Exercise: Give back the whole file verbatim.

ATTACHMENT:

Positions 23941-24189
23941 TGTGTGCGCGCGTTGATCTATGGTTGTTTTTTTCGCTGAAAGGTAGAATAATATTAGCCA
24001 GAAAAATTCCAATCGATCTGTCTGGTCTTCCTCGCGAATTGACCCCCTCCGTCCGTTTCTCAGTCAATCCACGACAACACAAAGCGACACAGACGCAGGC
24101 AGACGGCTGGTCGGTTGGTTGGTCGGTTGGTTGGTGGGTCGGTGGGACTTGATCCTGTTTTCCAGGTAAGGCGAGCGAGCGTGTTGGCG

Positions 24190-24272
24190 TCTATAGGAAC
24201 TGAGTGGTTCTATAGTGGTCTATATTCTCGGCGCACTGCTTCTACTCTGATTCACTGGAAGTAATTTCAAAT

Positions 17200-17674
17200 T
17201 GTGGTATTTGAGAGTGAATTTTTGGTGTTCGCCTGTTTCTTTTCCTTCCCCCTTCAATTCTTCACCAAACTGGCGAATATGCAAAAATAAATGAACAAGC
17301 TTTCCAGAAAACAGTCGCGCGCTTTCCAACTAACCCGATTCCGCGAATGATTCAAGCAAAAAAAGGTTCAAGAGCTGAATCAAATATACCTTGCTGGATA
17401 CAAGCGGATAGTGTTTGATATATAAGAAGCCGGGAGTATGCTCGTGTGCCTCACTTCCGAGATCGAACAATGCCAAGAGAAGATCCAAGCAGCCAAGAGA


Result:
Positions 23941-24189
23941 TGTGTGCGCGCGTTGATCTATGGTTGTTTTTTTCGCTGAAAGGTAGAATAATATTAGCCA
24001 GAAAAATTCCAATCGATCTGTCTGGTCTTCCTCGCGAATTGACCCCCTCCGTCCGTTTCTCAGTCAATCCACGACAACACAAAGCGACACAGACGCAGGC
24101 AGACGGCTGGTCGGTTGGTTGGTCGGTTGGTTGGTGGGTCGGTGGGACTTGATCCTGTTTTCCAGGTAAGGCGAGCGAGCGTGTTGGCG

Positions 24190-24272
24190 TCTATAGGAAC
24201 TGAGTGGTTCTATAGTGGTCTATATTCTCGGCGCACTGCTTCTACTCTGATTCACTGGAAGTAATTTCAAAT

Positions 17200-17674
17200 T
17201 GTGGTATTTGAGAGTGAATTTTTGGTGTTCGCCTGTTTCTTTTCCTTCCCCCTTCAATTCTTCACCAAACTGGCGAATATGCAAAAATAAATGAACAAGC
17301 TTTCCAGAAAACAGTCGCGCGCTTTCCAACTAACCCGATTCCGCGAATGATTCAAGCAAAAAAAGGTTCAAGAGCTGAATCAAATATACCTTGCTGGATA
17401 CAAGCGGATAGTGTTTGATATATAAGAAGCCGGGAGTATGCTCGTGTGCCTCACTTCCGAGATCGAACAATGCCAAGAGAAGATCCAAGCAGCCAAGAGA